CREATE: Cumulative Risks, Early Development, and Emerging Academic Trajectories
Children facing multiple stressors in early childhood are at greater risk for lower educational achievement and increased chronic disease and mortality in adulthood. Early childhood is a period of rapid brain development that is vulnerable to adverse effects of psychosocial and environmental stress but these negative effects on brain development maybe reversible through high-quality interventions.
Research is needed to determine the range of psychosocial and environmental stressors facing children and their associations with physiological stress response and academic readiness in early childhood. This project will address this pressing societal issue by identifying the most relevant avenues for future intervention and prevention studies.
This project brings together social and environmental scientists to identify sources of chemical and non-chemical stress in preschool age children by collecting and integrating data about the physical environment (particulate matter and noise), the home environment (household chaos, parenting quality, caregiver psychological distress, and the home learning environment), biological processes (inflammation markers), demographic variables, and children’s outcomes (self-regulation and language skills).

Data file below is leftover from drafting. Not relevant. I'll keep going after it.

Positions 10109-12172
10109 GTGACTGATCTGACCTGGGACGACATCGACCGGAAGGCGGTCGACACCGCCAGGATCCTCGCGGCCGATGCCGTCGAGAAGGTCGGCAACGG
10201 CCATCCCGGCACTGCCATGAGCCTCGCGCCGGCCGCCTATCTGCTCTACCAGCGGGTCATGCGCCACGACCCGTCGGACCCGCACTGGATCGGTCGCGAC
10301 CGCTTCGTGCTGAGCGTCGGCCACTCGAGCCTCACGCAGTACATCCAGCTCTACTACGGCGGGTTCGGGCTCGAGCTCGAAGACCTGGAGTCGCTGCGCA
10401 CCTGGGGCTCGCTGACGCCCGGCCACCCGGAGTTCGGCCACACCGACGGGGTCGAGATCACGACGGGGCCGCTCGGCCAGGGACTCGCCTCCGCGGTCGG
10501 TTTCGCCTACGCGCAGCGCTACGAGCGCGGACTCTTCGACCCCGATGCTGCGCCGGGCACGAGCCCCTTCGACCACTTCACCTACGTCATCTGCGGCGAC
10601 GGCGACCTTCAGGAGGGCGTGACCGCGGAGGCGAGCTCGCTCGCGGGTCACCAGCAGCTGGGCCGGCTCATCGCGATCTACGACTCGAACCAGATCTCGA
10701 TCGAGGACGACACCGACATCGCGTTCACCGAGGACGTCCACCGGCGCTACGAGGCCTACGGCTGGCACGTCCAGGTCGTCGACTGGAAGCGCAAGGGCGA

The project will develop a composite cumulative risk score based on the child’s exposure to environmental and psychosocial stressors to examine the associations between cumulative risk, physiological markers of stress (e.g., inflammation, coritisol) and academic readiness among three and four year olds. Study participants will reside in diverse neighborhoods and communities. This research can potentially transform interventions for children living within high social and environmental risk communities.
- Janean Dilworth-Bart
Associate Professor of Human Development and Family Studies
- Kristen Malecki
Assistant Professor of Population Health Sciences
- Heather Kirkorian
Assistant Professor of Human Development and Family Studies
- James Schauer
Professor of Civil and Environmental Engineering